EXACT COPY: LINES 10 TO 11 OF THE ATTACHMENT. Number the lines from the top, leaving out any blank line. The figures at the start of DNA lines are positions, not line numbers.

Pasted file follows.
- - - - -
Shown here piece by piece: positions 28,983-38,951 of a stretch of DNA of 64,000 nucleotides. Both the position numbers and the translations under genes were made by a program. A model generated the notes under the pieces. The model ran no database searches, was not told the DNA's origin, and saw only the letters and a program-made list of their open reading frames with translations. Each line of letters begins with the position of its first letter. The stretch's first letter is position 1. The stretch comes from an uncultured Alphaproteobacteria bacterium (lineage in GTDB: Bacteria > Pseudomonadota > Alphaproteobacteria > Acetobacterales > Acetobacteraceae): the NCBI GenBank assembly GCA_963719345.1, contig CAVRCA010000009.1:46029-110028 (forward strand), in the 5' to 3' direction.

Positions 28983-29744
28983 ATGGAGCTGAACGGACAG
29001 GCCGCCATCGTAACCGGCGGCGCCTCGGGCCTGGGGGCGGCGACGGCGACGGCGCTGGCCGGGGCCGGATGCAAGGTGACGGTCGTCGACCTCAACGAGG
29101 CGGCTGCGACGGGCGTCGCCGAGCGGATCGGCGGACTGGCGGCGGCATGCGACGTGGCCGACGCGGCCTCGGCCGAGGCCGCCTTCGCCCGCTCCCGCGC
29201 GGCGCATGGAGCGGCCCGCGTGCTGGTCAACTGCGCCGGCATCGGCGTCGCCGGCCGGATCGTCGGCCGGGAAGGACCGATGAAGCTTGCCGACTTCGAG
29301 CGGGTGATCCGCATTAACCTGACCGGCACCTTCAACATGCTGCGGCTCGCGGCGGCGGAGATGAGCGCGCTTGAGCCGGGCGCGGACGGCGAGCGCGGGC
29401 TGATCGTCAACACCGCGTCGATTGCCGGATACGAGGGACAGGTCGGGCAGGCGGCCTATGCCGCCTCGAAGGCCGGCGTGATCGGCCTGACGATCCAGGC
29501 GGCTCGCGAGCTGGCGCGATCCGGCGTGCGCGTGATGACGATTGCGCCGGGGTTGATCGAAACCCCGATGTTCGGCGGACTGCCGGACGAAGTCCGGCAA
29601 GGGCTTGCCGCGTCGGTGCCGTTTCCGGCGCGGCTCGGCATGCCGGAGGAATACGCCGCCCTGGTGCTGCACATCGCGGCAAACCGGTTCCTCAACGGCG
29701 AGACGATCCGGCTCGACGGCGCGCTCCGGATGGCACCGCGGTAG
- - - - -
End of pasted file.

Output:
29601 GGGCTTGCCGCGTCGGTGCCGTTTCCGGCGCGGCTCGGCATGCCGGAGGAATACGCCGCCCTGGTGCTGCACATCGCGGCAAACCGGTTCCTCAACGGCG
29701 AGACGATCCGGCTCGACGGCGCGCTCCGGATGGCACCGCGGTAG